A Haven For Cats

Chachi’s Haven is a cat shelter located in Tel Mond Israel that has been run for over 20 years by animal advocate Gail Joss. It all began when Gail met a stray cat, who she later named Chachi, on a factory grounds in South Africa many years ago. She began feeding Chachi and the other cats at the factory, eventually moving them to a cottage she rented to keep them safe. She had no experience with cats prior to rescuing Chachi and the others but soon learned to care for them and began a life long mission to help stray, abandoned and injured cats. Gail now resides in Tel Mond Israel in a warehouse where she currently cares for approximately 150 cats, most neglected and abused, plus another 300 street cats. The next major step for Gail includes moving from the current warehouse location to a new property that will eventually become a clean and safe shelter for both her and the cats. To find out more about her work, the move and what life is like for street cats in Israel, I reached out to Gail who took time from her extremely busy schedule to answer some questions.

How many cats are currently in your shelter and how many street cats do you care for?
 
There are currently 140 cats in the shelter, which varies as we lose some cats and new ones come in. This years kitten season has been particularly bad with a lot of kittens being dumped on the street to die (sometimes with their mothers, sometimes not). I take in every single one that needs help. Outside the shelter I was feeding about 250-300 street cats in about 28 colonies, however it will be more now because I have 2 new colonies. An elderly man died 10 days ago in Tel Mond and he fed 2 colonies plus an additional 20 cats. I am now feeding them.

What is your daily routine like?

My day generally consists of cleaning, washing, feeding, vets trips (for TNR), treatment of kittens/sick cats. For my street cats the routine is different, for my own and the cats safety, I set off at 2 am with 50kg of dry food, come rain or shine to feed them, and this will increase because of the 2 new colonies I have taken over. Saturday is a religious day in Israel and people cannot drive cars so I walk 17 km carrying the heavy bags of food. The street cats are always there waiting for me as they know I won’t let them down. In 22 years I have only missed feeding the street cats once when I was in hospital. New street cats constantly appear and the colonies get larger as word gets out, sadly I lose a lot of street cats.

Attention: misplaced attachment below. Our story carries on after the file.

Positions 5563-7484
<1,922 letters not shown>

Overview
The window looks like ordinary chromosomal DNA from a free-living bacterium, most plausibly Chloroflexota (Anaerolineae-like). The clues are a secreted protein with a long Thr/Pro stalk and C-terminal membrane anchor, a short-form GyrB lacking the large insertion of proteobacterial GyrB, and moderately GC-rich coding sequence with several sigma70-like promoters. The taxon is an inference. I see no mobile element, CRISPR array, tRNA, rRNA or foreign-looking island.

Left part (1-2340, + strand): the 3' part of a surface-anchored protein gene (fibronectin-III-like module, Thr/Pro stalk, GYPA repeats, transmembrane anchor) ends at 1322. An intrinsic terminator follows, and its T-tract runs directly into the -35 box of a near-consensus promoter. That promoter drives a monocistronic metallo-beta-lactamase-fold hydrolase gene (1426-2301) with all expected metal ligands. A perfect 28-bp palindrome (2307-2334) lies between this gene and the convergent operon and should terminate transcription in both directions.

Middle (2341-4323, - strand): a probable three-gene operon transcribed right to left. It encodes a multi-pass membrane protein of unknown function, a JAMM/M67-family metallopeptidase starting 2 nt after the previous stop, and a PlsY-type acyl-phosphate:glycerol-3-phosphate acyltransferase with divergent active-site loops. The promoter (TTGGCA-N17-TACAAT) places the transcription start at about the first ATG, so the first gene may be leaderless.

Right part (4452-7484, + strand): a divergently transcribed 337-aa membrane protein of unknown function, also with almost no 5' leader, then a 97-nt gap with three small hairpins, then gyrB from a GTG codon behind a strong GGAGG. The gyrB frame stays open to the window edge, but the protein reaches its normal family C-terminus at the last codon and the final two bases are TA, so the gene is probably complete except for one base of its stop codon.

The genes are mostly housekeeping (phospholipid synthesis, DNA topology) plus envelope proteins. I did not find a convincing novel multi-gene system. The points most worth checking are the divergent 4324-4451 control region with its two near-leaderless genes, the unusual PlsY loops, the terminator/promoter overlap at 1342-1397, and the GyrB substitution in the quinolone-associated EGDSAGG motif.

There is little time for anything else, including eating, and I tend to go with 3-4 hours sleep a day. With the expenses mounting to cover our day-to-day needs, I have had to borrow money and work outside the shelter to cover the debt.

 

Describe what the general attitude is like towards cats and street cats in Israel

I face a lot of adversity for my work and sadly do not receive support from the community at large. Israel has a massive population of unwanted cats (in the region of 2 million – a large number for such a small country) and the government fails to fund its TNR programme. Generally cats are not regarded highly by the majority of Israeli‘s and are often abandoned, abused, killed and poisoned. People have set their dogs on me, I have even been verbally and physically abused for helping the cats, and the street cats, they will go round after me and throw away food and turn over tubs of water. Some people have even put poison in the food. There are laws to protect cats and street cats in Israel but they are not enforced. The police do NOTHING even when you have photo’s or video’s, so the abuse towards animals and those who care for them continues.

What has been your biggest challenge in gaining support for your work?

I think it is hard to get help because cats in general are often considered vermin and a nuisance. I desperately need donations, local volunteers to help with the daily running of the shelter, anyone willing to help out with maintenance, repairs of the shelter and with TNR.

Please tell me why you were looking for a new location for you and the cats

The warehouse that I am currently in is ₪3000 (Israeli Shekels) a month, approximately £625/$820 a month, and the place is literally a death trap that is falling down. It has massive cracks down the walls, the electrical is extremely unsafe, the windows and doors don’t shut properly, it’s boiling hot in the summer, it floods when it rains and it’s full of mold – all of these things have had a detrimental effect on myself and the cats health. The cats as a result often have colds, sinus and respiratory problems which all impact my workload and medical expenses.